Gordie Howe

Speech – Jackson Cyr

 

Over Gordie Howe’s unprecedented five decade-long NHL career, radio broadcasters announced him scoring 801 times, yet there was a time in Howe’s life where he couldn’t even afford skates, let alone pay the cost of playing on a hockey team. There is no doubt that Gordie Howe is a Canadian Icon, but what can his life show us about what it means to be Canadian? His life, as summarized in Mr. Hockey: the Autobiography of Gordie Howe can show us that being Canadian means so much more than being good at hockey, a common Canadian stereotype.

 

In 1928 Howe was born in Saskatoon, Saskatchewan, and was the fifth of nine children of Albert and Katherine Howe. As a young adolescent in the depression, Howe was far from well off. Growing up he faced plenty of adversity. He had to gather water for his family daily because they didn’t have running water, struggled with dyslexia, and had to hunt to help provide for his family. He had to hunt for an entire summer to pay for his first pair of oversized, second hand skates. These struggles showcase Howe’s perseverance and compassion for others: important aspects of Canadian identity.

 

This notable athlete  expressed the basis of what  it means to be a Canadian on a truly international scale. As one of hockey’s first superstars, his every movement was tracked by both Canadians and Americans on television,  the radio, and in the news; all the while serving as inspiration for Europeans when they started playing in the NHL. Playing most of his career in Detroit, Howe brought Canadian culture to America. Although regarded as a fierce monster on the ice, Howe was a complete gentleman off of it. When he signed for The Detroit Red Wings, his only condition was that he received a team jacket, showcasing his incredible humility. Up until the 1960s, Howe didn’t even negotiate his salary. He just went along with whatever Detroit felt like paying him, as he felt the money could be better used elsewhere. Even after he started standing up for his player rights as one of the team’s most remarkable MVPs, Howe still kept his salary modest, because greed was not in his nature. He always tried to help others out, just as Canadians do so often in our daily lives.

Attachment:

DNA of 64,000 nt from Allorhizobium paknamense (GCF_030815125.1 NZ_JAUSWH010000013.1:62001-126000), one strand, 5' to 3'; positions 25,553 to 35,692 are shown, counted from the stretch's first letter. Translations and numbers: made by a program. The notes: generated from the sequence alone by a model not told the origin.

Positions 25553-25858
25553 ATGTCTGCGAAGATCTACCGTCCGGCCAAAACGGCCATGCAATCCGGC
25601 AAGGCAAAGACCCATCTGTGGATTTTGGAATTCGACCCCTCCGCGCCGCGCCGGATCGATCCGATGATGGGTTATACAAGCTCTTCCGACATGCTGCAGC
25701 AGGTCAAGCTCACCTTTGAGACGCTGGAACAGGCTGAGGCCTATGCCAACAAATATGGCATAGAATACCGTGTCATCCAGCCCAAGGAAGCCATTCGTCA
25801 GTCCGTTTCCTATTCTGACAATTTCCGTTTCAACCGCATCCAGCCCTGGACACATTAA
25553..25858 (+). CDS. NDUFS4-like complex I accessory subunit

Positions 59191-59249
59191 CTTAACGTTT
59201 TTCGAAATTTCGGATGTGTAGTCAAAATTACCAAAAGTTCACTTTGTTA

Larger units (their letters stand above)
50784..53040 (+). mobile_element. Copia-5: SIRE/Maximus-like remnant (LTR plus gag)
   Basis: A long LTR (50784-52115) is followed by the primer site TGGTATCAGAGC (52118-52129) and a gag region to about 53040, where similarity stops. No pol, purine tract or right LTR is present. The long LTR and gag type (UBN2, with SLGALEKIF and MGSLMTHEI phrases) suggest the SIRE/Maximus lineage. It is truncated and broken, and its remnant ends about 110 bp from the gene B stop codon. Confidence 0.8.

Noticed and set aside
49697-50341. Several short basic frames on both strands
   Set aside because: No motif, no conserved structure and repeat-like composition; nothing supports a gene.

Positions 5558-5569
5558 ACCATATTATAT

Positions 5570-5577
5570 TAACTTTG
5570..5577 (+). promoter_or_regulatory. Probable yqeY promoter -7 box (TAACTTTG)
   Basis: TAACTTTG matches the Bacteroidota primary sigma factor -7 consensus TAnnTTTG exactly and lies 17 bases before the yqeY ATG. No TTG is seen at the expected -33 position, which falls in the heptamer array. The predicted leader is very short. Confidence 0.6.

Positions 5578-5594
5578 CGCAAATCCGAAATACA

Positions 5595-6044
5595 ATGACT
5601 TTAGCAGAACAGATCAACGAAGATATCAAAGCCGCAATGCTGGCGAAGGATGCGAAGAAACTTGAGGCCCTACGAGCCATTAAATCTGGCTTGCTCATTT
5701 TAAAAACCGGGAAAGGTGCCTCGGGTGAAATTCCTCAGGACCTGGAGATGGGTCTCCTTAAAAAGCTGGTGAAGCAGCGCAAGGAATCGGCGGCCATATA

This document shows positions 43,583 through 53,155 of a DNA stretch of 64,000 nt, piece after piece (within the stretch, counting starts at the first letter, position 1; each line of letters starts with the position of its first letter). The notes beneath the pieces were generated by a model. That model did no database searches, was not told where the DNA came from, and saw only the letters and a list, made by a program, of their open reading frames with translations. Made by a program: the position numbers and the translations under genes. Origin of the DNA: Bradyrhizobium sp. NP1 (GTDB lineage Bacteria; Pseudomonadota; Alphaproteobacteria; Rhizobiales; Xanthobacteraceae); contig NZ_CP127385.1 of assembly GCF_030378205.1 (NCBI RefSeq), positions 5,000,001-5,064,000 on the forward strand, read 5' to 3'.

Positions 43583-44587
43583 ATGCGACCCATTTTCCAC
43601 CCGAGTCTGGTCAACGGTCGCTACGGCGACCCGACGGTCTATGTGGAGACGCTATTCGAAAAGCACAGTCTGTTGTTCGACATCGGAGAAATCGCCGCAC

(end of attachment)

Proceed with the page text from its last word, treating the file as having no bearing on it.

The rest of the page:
After completing his career, Howe used his money and fame to help youth experience the sport he loved so much. Howe built an ice rink for underprivileged youth, scraping together every penny he had and asking for donations from his wealthier friends. He spent his life continuing to raise awareness for the youth he had worked with and promoting active living. Moreover, Howe advocated for alzheimer’s research later in life, establishing the Gordie Howe CARES Foundation as he himself suffered from the disease. Howe exemplifies Canada’s value of giving back to those around us.

In conclusion, reading Mr. Hockey will not only give you a glimpse into a different era of Canada, but it will also show you how the core qualities that Canadians value have remained the same throughout the years. Humility, perseverance, compassion, and a willingness to help others remain as  core Canadian qualities, and Howe is a shining example of all these values. Reading this book will give the reader a deeper insight into what it means to be a Canadian, and will also help you truly understand Canadian values, all through the eyes of a truly inspiring, and quintessentially Canadian hero.